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Consumer Racial Discrimination in Tipping: A Replication and Extension
Articles and Chapters
  • Michael Lynn, Cornell University
  • Michael C. Sturman, Cornell University
  • Christie Ganley, Mississippi College
  • Elizabeth Adams, Mississippi College
  • Mathew Douglas, Mississippi College
  • Jessica McNeal, Mississippi College
Publication Date
1-1-2008
Abstract
This study examines the effects of server race, customer race and their interaction on restaurant tips while statistically controlling for the customers’ perceptions of service quality and other variables. The findings indicate that consumers of both races discriminate against black service providers by tipping them less than white service providers. Furthermore, this server race effect on tipping is moderated by perceived service quality and dining party size. The theoretical and practical implications of these findings are discussed. Particularly noteworthy is the possibility that the server race effect on tipping represents an adverse impact against black servers that makes the use of tipping to compensate employees a violation of employment discrimination law in the United States.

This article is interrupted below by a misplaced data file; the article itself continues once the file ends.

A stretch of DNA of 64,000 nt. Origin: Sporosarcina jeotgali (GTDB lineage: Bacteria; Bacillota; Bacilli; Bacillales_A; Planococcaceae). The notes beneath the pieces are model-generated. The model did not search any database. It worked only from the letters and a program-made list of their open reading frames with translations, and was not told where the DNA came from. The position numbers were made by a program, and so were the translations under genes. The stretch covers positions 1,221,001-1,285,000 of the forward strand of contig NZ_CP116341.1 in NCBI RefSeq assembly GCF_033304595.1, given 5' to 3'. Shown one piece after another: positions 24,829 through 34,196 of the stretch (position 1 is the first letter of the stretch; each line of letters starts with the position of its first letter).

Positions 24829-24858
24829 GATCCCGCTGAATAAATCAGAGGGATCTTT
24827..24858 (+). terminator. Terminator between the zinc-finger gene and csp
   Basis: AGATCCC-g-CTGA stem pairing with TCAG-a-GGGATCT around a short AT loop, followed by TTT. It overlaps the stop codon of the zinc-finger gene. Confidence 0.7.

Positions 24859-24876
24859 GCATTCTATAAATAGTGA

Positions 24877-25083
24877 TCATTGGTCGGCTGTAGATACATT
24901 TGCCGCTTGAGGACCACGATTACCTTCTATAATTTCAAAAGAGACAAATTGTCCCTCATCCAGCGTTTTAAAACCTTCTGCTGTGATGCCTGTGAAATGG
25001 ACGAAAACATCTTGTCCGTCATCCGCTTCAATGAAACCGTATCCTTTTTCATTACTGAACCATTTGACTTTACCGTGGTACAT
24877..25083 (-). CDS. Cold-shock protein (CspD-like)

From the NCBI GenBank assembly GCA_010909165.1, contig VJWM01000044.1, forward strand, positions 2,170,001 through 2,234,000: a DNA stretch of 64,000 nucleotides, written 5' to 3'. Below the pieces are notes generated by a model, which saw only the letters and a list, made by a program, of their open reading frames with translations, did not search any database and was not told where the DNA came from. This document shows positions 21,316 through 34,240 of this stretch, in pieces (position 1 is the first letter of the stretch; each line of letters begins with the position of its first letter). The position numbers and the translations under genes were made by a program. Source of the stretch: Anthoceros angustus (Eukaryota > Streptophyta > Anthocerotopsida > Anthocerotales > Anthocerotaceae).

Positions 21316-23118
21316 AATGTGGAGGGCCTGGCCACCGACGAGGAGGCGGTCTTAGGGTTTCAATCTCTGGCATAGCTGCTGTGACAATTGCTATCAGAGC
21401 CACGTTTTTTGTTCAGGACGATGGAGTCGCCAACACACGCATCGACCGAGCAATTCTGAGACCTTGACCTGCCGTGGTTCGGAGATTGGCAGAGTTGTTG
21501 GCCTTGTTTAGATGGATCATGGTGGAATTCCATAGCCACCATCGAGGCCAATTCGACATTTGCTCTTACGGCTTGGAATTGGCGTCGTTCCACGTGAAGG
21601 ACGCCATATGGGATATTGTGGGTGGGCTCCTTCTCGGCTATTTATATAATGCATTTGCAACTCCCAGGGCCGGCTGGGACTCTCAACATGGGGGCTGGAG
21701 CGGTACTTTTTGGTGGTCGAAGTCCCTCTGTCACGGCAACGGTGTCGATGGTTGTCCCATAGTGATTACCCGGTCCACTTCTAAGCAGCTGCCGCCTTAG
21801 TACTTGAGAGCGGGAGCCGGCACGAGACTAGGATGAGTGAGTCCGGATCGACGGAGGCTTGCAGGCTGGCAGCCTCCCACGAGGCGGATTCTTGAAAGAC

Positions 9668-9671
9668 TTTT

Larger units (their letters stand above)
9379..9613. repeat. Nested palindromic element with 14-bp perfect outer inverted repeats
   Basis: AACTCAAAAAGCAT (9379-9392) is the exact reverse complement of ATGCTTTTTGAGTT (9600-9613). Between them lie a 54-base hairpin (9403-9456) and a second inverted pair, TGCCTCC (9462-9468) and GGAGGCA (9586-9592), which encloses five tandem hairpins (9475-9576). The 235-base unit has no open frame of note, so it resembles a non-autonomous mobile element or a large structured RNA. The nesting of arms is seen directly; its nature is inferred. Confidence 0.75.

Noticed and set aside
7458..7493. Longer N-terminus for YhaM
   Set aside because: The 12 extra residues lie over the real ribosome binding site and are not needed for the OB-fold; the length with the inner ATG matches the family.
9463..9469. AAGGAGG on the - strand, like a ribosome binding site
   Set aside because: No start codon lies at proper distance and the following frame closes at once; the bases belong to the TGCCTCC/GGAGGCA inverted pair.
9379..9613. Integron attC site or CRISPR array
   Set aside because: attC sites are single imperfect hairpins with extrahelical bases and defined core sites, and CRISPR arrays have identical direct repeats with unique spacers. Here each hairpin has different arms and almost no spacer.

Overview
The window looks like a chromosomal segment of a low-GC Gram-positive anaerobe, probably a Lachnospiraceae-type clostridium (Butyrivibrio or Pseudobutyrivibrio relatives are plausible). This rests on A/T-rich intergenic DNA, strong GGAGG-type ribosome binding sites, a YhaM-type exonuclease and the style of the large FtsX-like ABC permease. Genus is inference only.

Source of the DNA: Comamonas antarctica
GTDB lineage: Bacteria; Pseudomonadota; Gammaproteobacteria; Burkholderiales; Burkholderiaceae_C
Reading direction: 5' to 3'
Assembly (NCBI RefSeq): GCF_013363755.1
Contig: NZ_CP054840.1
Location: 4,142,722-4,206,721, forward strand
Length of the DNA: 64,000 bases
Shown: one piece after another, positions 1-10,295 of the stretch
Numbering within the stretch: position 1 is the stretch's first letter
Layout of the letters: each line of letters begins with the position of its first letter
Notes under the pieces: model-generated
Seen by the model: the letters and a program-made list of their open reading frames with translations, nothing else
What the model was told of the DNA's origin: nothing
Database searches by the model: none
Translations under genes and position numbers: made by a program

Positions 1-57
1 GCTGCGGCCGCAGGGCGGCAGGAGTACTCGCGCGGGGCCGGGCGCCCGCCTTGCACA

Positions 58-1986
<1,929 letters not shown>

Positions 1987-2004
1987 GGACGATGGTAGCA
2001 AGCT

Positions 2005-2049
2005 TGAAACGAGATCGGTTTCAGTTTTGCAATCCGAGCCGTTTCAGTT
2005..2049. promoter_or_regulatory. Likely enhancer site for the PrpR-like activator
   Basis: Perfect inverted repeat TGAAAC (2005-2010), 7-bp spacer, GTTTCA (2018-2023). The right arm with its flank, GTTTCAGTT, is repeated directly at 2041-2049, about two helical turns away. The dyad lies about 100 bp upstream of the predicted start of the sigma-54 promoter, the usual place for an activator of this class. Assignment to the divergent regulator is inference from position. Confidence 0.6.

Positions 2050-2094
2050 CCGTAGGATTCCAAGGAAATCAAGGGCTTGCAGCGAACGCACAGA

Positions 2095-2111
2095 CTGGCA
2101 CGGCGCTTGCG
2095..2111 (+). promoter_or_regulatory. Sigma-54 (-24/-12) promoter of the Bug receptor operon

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Required Publisher Statement
© Wiley. Final version published as: Lynn, M., Sturman, M. C., Ganley, C., Adams, E., Douglas, M., & McNeil J. (2008). Consumer racial discrimination in tipping: A replication and extension. Journal of Applied Social Psychology, 38(4), 1045-1060. Reprinted with permission. All rights reserved.

Citation Information

Lynn, M., Sturman, M. C., Ganley, C., Adams, E., Douglas, M., & McNeil J. (2008). Consumer racial discrimination in tipping: A replication and extension [Electronic version]. Retrieved [insert date], from Cornell University, School of Hospitality Administration site: http://scholarship.sha.cornell.edu/articles/27